Today, Fr. Bracken continues his scholarship at the Jesuit Community on the Camillus healthcare campus outside Milwaukee. He is grateful to those who support the Jesuits not only for the many years he was able to do his “not-immediately-profitable” work, but to be able to continue doing it in “such high-quality accommodations.”

“We have nursing help, wonderful meals, and a prayerful, comfortable, social life together,” he says.

As far as aging well, this 89-year-old’s advice is to have a reason to get up in the morning.

“When you go from full-time work to modest part-time activity, it’s important to keep busy. For me, I sit behind the computer and think great thoughts until at least lunchtime,” he says with a laugh. “But seriously, we need to stay intellectually alive even as our bodies inevitably slow down. If we’re lucky, we can overcome the temptation to say, ‘what’s the difference anymore,’ and make our days worthwhile.”

“According to the process system of thought, we can’t say we’ve reached this or that static point at any time,” he adds. “We are always changing, ideally for the good, no matter what the calendar says.

S P I R I T U A L I T Y  Thoughts to ponder from the work of Fr. Joseph Bracken, SJ

•    “The God who made the world and everything in it…does not live in shrines made by human hands…indeed he is not far from each one of us. For ‘In him we live and move and have our being…’” (St. Paul in Acts 17)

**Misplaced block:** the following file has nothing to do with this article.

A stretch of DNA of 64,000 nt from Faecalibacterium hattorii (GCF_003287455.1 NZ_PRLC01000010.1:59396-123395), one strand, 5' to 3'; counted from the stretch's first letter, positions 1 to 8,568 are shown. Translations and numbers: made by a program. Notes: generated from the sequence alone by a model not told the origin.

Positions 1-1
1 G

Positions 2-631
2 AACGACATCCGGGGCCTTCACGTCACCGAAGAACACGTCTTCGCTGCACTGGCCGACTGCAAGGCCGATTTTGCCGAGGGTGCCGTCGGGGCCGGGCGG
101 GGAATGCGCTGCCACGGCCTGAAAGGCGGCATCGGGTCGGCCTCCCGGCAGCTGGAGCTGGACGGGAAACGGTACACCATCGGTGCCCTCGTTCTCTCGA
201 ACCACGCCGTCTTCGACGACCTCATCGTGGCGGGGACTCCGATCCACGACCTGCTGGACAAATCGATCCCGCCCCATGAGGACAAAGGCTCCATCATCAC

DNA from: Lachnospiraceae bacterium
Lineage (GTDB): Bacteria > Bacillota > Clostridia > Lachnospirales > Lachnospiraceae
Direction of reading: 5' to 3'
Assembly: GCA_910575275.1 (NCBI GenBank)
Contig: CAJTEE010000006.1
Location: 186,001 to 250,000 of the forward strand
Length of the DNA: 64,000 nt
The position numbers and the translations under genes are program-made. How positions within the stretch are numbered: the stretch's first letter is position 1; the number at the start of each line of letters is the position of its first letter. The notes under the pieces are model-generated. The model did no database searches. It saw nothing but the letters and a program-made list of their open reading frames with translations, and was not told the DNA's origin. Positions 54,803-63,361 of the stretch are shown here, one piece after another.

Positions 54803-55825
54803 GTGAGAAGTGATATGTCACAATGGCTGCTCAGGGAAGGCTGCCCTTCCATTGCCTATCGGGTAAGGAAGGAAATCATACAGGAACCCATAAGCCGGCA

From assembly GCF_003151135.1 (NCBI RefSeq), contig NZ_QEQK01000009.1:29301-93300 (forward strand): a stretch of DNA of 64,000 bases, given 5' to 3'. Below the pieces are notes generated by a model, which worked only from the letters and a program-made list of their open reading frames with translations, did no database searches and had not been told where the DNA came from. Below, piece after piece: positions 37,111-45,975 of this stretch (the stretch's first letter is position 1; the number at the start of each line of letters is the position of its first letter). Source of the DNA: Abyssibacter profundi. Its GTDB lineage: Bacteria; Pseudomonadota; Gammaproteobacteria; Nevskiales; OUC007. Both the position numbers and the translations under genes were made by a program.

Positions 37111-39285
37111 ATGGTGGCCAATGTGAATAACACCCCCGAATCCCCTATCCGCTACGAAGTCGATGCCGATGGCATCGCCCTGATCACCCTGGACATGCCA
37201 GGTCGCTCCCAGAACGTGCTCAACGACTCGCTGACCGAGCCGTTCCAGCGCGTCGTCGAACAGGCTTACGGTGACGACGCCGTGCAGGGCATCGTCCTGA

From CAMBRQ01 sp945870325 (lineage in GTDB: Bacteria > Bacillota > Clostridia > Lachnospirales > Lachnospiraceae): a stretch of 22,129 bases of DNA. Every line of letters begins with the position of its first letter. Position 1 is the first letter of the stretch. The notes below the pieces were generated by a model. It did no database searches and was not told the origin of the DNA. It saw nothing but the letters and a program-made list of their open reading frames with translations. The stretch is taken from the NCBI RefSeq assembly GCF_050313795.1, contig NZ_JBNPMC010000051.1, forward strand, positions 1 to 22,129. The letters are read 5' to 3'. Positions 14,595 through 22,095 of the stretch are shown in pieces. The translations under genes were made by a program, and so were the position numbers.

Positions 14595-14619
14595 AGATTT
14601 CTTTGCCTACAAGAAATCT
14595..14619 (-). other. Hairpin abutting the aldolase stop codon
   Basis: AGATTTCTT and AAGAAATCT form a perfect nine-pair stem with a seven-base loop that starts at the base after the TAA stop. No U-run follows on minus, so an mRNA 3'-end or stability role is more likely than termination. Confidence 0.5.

•    Appeals to reason and enlightened self-interest will never move anyone to real generosity in the service of God and our neighbor, at least on a regular basis. Only the experience of being loved by God and responding to God’s love inspires that measure of self-giving.

•    All creatures come forth from the triune God and return to God as members of an all-embracing cosmic community. St. Paul talked about the cosmic Christ – the aspect of God which pervades all of creation, and intimately links all creatures – the Christ who “fills the universe in all its parts.” (Ephesians 1:23)

•    God responds with what we call emotion to what is happening in the world. Consider, for example, the ancient Israelites kindling God’s anger in the wilderness, and the joy and sorrow Jesus experienced with his friends.

•    Shared love, self-giving love, is the hallmark of true community.

•    Perfection is not to be found in actuality, but in potentiality to become more.

•    False starts, errors, and mistakes lead us toward something better.

•    Divine providence is another way of saying that God directs us by prompting us with alternatives. Listen for the gentle persuasion to move in one direction rather than in another. Hear what God might be saying to you, instead of telling God what you think you need.